Werewolf Therapeutics to Present Preclinical Data on INDUKINE™ Molecules at the 63rd American Society of Hematology (ASH) Annual Meeting
CAMBRIDGE, Mass., Dec. 01, 2021 (GLOBE NEWSWIRE) -- Werewolf Therapeutics, Inc. (the “Company” or “Werewolf”) (Nasdaq: HOWL), an innovative biopharmaceutical company pioneering the development of conditionally activated therapeutics engineered to stimulate the body’s immune system for the treatment of cancer, today announced the Company will present preclinical data demonstrating interleukin-12 (IL-12) and interferon-a (IFNa) INDUKINETM molecules inhibited syngeneic lymphoma tumor growth in mice, induced anti-tumor immune responses and were tolerated in non-human primates. These data will be presented in a poster presentation during the 63rd American Society of Hematology (“ASH”) Annual Meeting, taking place December 11-14, 2021.
The detailed data will be shared in a poster entitled, “Conditionally Activated IL-12 or IFNa INDUKINE™ Molecules Inhibit Syngeneic Lymphoma Tumor Growth in Mice, Induce Anti-tumor Immune Responses and Are Tolerated in Non-human Primates,” Abstract 2258, during the Molecular Pharmacology and Drug Resistance: Lymphoid Neoplasms: Poster II session on Sunday, December 12, 2021 at 6:00 pm EST.
“Systemic therapy with proinflammatory immune modulators holds promise for treating cancer, but poor pharmacokinetic properties and dose-limiting toxicities such as inflammation, cytokine release syndrome, and tissue damage have prevented or limited the clinical use of cytokines such as IL-12 and interferon-a,” said Cynthia Seidel-Dugan, Ph.D., Chief Scientific Officer of Werewolf and one of the poster’s authors. “We are excited about the potential of these data for the activity of our INDUKINE molecules, which are designed to include fully potent cytokines, high affinity blockade elements that allow for systemic circulation among non-tumor tissues, proprietary tumor-selective protease activation, and half-life extension for optimal tumor exposure.”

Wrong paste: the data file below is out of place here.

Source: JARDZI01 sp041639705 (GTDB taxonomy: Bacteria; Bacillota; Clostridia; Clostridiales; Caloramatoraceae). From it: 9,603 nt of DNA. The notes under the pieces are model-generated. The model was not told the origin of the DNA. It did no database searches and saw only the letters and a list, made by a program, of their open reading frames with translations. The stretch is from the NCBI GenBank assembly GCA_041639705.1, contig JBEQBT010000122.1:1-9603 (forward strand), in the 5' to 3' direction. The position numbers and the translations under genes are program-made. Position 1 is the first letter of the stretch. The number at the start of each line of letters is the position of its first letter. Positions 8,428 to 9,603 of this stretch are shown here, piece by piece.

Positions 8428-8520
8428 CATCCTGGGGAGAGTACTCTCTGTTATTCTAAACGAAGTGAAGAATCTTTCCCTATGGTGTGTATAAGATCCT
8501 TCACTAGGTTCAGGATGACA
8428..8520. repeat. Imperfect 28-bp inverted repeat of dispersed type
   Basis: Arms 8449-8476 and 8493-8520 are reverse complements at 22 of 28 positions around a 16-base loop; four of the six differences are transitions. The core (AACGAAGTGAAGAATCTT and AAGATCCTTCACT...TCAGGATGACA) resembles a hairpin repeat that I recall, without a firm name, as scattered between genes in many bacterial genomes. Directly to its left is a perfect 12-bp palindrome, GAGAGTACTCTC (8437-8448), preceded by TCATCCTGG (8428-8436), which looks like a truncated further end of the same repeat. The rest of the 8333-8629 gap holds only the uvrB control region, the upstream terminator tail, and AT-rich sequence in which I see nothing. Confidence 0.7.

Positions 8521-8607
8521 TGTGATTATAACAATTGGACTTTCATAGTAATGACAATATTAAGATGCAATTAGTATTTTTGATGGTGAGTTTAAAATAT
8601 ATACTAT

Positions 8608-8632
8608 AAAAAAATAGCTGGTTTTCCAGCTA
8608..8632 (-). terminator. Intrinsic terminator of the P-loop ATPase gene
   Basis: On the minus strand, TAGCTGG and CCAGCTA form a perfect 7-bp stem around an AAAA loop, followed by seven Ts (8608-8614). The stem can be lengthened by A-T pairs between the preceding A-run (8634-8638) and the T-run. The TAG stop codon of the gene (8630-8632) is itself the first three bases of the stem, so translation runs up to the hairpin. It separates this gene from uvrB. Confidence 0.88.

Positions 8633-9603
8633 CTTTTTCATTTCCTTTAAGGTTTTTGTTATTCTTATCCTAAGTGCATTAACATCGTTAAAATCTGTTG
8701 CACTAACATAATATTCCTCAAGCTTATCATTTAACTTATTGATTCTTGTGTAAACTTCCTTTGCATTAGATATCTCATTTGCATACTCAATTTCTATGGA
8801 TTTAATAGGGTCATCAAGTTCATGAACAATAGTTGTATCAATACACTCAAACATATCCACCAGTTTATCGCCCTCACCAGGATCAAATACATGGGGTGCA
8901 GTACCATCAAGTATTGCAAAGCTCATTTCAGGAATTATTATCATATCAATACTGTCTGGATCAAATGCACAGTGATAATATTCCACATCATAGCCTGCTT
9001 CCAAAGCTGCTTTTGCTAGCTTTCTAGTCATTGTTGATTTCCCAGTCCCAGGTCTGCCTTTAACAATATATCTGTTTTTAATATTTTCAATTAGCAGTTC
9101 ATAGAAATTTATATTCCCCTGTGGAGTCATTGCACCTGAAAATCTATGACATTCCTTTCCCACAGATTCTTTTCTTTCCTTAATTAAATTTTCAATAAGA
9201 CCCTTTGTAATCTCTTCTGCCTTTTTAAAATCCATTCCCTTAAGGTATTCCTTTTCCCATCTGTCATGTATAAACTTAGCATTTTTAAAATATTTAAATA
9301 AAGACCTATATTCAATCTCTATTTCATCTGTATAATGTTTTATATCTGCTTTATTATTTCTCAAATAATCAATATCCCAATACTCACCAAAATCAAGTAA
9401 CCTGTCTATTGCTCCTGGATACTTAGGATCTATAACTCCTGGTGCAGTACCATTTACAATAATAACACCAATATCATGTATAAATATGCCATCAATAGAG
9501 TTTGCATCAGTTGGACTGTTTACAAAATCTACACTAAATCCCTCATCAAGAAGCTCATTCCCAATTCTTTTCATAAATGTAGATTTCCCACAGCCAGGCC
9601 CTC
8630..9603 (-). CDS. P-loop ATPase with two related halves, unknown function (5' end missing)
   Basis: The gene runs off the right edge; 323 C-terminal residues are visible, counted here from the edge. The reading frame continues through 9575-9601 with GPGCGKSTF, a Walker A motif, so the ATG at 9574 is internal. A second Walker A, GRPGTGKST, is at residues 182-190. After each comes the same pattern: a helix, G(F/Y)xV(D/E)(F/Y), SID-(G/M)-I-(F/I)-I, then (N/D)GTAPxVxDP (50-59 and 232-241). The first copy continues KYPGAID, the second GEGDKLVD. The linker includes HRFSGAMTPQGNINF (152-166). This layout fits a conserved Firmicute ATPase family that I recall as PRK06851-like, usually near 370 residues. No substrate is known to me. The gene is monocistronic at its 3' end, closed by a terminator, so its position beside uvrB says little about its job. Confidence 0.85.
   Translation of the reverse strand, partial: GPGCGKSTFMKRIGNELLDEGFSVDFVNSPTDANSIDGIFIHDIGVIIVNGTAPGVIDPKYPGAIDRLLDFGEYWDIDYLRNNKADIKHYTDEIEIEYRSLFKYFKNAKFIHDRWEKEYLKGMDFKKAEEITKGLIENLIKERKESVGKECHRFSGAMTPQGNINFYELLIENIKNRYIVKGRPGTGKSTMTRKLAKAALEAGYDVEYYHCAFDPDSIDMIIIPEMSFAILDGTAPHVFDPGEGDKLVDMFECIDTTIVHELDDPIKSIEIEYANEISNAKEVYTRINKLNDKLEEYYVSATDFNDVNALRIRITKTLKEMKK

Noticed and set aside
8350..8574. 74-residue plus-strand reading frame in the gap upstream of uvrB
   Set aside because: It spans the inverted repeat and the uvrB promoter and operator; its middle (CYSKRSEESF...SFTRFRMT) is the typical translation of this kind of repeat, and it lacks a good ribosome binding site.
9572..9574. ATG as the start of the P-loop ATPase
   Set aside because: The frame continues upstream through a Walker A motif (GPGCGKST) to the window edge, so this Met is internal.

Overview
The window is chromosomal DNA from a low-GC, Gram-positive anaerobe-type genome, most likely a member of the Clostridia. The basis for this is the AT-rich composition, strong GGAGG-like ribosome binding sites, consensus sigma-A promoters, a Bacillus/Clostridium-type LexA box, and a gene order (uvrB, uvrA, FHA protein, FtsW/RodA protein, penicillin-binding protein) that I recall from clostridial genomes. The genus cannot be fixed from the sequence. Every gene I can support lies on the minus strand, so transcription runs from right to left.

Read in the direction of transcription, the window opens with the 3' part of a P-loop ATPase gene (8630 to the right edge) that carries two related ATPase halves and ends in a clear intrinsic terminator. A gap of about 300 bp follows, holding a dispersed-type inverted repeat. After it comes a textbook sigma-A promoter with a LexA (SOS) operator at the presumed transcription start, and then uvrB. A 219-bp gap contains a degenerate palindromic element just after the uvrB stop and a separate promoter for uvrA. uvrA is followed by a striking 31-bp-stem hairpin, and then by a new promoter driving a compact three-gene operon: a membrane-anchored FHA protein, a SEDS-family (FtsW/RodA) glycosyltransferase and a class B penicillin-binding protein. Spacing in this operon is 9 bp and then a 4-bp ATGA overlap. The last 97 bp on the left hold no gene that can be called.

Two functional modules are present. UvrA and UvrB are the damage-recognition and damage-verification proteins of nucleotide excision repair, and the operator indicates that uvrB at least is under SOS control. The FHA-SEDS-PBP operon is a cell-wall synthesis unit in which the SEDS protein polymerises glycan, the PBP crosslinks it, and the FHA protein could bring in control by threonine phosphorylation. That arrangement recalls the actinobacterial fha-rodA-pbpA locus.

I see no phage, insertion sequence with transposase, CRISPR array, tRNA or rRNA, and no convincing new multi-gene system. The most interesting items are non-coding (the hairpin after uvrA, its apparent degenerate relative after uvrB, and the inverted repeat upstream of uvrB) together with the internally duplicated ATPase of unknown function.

WTX-330 and WTX-613 are systemically delivered, conditionally activated IL-12 and IFNa INDUKINE molecules, respectively, for the potential treatment of solid tumors. The study used surrogate WTX-330 and WTX-613 INDUKINE™ molecules, consisting of a mouse/human chimeric IL-12 or a mouse IFNa1, to explore anti-tumor responses in syngeneic hematologic cancer models, as human IL-12 and IFNa2b are not active in mice.
The WTX-330 surrogate showed dose-dependent anti-tumor activity with four out of ten tumor-free mice at the top dose in the subcutaneously A20 B cell lymphoma model, and inhibited tumor growth during the dosing period. The WTX-613 surrogate demonstrated tumor stasis asting beyond the treatment phase, and efficiently blocked tumor growth, utilizing the subcutaneous EG7.OVA T lymphoblast line. Both treatments were well tolerated by the mice at active dose levels.
The WTX-330 and WTX-613 surrogates also strongly activated NK and CD8+ cell responses and induced antigen-presenting cell and effector cell markers in the MC38 syngeneic tumor model, supporting a mechanism of action as described for wild-type IL-12 and IFNa. Pharmacokinetic analysis in mice revealed extended half-life (T1/2) for both WTX-330 and WTX-613 surrogates compared to the short T1/2 of native IL-12 or IFNa1. WTX-330 and WTX-613 were well tolerated in non-human primates (NHP), resulting in plasma exposure levels for INDUKINE™ molecules that exceeded those needed for anti-tumor activity in mice. In addition, plasma levels of free IL-12 after dosing with WTX-330 were very low compared to tolerated levels of wild-type IL-12.
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